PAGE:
So you’ve taken the SSAT and received your score report, but what does everything mean? The SSAT score report has two primary measures of performance: scaled scores and percentile scores.
On the Elementary level, students receive 1 point for questions answered correctly and 0 points for questions answered incorrectly or left unanswered. On the Middle and Upper levels, students receive 1 point for question answered correctly, lose ¼ of a point for questions answered incorrectly, and receive 0 points for questions left unanswered.
The raw score, which is the number of correct answer points minus incorrect answer points, is converted into a scaled score. The raw score is converted into a scaled score to adjust for the variation in difficulty between different tests. Scaled scores are important because one test form may be slightly more difficult or easier than another test form. The scaled score holds true across all tests, so a 500 on one test is equal to getting a 500 on another test.
Students receive a scaled score for each of the three scored sections: Verbal, Reading, and Quantitative. The total scaled score is the sum of these section scores. Scaled scores differ across levels. The scaled score range indicates the range of scores you might be able to achieve depending on the day and test.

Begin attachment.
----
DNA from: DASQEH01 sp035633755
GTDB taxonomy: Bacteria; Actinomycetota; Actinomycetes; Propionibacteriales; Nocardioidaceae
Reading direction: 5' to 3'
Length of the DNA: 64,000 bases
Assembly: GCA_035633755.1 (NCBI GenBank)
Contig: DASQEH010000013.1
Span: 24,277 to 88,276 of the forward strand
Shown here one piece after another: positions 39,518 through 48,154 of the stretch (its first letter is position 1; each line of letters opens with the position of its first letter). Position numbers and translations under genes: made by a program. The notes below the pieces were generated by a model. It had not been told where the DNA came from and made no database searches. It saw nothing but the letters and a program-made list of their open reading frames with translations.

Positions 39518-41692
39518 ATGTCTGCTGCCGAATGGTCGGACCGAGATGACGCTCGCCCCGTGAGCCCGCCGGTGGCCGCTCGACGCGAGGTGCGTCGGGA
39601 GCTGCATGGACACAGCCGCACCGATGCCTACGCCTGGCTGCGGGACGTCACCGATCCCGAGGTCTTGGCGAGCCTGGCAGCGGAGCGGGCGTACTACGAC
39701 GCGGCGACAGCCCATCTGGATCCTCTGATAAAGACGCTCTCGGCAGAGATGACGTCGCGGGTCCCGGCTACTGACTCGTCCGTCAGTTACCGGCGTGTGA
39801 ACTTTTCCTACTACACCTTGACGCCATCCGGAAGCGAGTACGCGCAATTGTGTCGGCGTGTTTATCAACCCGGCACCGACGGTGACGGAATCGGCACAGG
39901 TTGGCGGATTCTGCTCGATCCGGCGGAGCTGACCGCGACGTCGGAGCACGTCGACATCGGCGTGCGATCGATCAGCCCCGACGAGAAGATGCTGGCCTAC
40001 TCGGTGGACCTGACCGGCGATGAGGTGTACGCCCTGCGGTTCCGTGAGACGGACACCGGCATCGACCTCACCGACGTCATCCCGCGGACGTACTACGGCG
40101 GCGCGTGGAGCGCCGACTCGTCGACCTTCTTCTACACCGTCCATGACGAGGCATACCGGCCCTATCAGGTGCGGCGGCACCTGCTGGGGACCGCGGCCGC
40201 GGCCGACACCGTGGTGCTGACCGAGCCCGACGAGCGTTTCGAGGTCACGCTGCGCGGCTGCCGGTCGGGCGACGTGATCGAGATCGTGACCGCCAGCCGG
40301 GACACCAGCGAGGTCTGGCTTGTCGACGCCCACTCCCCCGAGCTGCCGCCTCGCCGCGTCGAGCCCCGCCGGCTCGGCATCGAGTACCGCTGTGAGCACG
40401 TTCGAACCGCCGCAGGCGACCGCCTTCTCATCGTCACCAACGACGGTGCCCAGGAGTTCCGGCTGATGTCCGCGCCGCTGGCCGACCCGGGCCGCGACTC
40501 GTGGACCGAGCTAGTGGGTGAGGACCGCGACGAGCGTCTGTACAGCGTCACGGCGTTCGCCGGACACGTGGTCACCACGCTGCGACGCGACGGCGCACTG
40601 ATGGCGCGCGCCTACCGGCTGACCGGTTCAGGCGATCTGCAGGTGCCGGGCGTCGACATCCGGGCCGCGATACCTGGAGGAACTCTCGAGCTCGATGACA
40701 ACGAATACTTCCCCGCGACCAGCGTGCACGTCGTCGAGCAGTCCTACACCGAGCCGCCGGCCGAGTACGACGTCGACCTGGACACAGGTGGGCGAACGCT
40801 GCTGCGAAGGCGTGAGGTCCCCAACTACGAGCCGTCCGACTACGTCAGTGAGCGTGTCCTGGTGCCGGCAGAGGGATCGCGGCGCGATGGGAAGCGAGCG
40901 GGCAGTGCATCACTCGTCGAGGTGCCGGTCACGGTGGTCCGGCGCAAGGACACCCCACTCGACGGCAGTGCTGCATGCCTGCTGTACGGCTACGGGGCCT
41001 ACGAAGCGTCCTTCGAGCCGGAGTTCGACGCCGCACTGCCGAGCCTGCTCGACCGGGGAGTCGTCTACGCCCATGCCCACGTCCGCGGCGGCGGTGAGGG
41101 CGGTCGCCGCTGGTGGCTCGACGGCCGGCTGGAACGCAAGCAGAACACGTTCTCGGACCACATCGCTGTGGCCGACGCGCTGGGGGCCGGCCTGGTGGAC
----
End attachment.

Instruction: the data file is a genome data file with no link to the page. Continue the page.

Although scaled scores receive a great deal of attention, the percentile is a much better measure of how a student performed on the SSAT. Percentiles indicate how well a student did compared to other students in the same grade who have taken the SSAT in the last 3 years. For example, if a student scores in the 70th percentile, then that means they scored better than 70% of students in their grade level.
What is a good percentile?
The answer really depends on the school. The scores schools typically accept vary from school to school, so the best way to analyze scores is in the context of your target schools. It's important to keep in mind that test scores are just one part of the application.
Get started with your SSAT prep today!
Originally posted on October 8, 2017. Updated on September 10, 2020.